Sorry seems to be the hardest word…
What started out with a broadside from CCTV (see WiC186) about deficiencies in Apple’s warranty policy soon turned into a media storm that extended well beyond the original complaint. “Apple Pursuit Lures 20,000 Students Into ‘Usury’” screamed one headline in Xinhua, with the claim that thousands of students were in hock to high-interest loans after buying Apple products in Wuhan. Other newspapers demanded “strengthened supervision” of the foreign tech firm. But this was a crisis that could have been avoided, said the Global Times. The problem was Apple’s response to the original CCTV exposé, especially a “detached tone” that “could easily be seen as proof of arrogance”.
Apple’s final apology was still less than fulsome, David Wertime told China File, as the company focused on a failure to communicate rather than its original conduct. Nor was it lost on some of China’s more suspicious commentators that the apology was published on April 1, or April Fools’ Day.
Apple’s real error was the failure to respond to a deteriorating situation, the South China Morning Post argued. It must rue its decision not to follow the example of Volkswagen, which was also targeted on the CCTV programme for selling cars with faulty gearboxes, and promptly recalled nearly 400,000 vehicles.
So this was a row about consumer rights?
The People’s Daily said so, adopting the role of consumer champion. “What is the reason for Apple repeatedly dodging the dissatisfaction of its customer ‘gods’ and becoming a unyielding bone on the road of consumer rights protection?” it demanded. Three days later another editorial under the headline “Strike Down Apple’s Incomparable Arrogance” turned much more nationalistic in tone. “Here we have the Western person’s sense of superiority making mischief,” it harrumphed. “If there’s no risk in offending the Chinese consumer, and it also makes for lower overheads, then why not?”
Visiting an Apple store in Shanghai last week, Adam Minter saw little sign of consumer anger. He told Bloomberg that Apple’s apology seemed to suggest something similar by stressing that 90% of its customers were satisfied with its repair services. But Minter also thought that Apple bosses had made a critical mistake in forgetting that they need to keep the government happy too. Duncan Clark at BDA, an advisory firm told the BBC that Beijing wants its citizens to be more patriotic in their consumer choices. Foreign brands that buck the government’s control-freakery are in the cross hairs.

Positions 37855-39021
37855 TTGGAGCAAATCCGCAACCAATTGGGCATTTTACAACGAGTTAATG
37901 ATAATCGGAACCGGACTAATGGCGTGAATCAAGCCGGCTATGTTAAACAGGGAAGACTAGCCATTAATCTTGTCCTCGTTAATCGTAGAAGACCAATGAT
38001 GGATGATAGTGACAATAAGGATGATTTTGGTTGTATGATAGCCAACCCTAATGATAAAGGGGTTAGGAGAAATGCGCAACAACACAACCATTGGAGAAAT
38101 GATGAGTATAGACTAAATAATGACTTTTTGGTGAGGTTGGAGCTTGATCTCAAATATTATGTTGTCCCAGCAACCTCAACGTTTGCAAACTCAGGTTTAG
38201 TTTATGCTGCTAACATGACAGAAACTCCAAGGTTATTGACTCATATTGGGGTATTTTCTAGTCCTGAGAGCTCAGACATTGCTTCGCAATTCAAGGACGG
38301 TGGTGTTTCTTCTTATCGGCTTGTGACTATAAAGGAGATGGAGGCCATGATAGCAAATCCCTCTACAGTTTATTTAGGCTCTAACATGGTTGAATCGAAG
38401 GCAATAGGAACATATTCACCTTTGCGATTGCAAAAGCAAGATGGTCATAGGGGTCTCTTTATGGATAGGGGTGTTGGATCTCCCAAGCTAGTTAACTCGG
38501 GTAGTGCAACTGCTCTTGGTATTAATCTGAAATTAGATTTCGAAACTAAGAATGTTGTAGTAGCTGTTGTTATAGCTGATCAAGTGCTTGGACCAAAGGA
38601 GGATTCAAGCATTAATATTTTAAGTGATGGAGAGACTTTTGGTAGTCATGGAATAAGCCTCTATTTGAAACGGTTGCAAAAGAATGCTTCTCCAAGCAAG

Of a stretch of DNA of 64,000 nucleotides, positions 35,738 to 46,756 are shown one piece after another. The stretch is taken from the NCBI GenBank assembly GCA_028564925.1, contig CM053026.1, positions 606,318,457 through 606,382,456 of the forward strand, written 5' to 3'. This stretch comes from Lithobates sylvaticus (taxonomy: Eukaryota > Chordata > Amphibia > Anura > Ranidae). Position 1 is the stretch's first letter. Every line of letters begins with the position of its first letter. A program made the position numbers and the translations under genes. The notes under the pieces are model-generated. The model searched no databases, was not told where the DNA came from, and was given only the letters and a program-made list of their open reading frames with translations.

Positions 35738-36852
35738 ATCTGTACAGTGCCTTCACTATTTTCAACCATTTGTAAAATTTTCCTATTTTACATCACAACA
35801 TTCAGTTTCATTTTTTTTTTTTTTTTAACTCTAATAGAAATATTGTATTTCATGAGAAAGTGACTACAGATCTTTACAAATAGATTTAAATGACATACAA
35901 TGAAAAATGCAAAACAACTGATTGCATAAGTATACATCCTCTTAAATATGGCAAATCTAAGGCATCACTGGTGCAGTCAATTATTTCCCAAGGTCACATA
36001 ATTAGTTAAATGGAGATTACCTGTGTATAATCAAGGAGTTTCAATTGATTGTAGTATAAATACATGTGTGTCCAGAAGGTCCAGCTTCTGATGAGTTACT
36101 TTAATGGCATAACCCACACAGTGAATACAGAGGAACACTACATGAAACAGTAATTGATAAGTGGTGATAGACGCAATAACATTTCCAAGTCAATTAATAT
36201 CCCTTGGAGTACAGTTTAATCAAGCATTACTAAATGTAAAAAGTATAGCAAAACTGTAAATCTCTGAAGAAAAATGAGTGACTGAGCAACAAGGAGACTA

Has Apple’s reputation in China been tarnished?
The worship of Steve Jobs’ meant that Apple had been “deified” but its aura had been fading for a while, Mei Xinyu, a researcher at the Ministry of Commerce, told the Global Times. Sina agreed that Apple is no longer the same media and investor darling and that – apart from further innovation – the only thing that will save it is “getting China right”. The People’s Daily went further in warning that any exit from the Chinese market would mean huge losses. “Tim Cook obviously doesn’t want to see this day coming,” it proclaimed, demanding that Apple do more to understand China and its consumers.
This was a fight that Apple couldn’t win, said Reuters, even if much of the internet opinion in China was largely in its favour. The Chinese market is crucial to Apple’s future, and not just because of its size, said Haydn Shaughnessy in Forbes magazine. That’s because it is going to be one of the key battlegrounds with Samsung and the Android operating system. So, a lesson learned for the folks in Cupertino? “Apple remains a company like no other,” the Daily Telegraph noted, “maybe one of the few that can meet China halfway, which is more than Google managed. But even it is not above evolution.”
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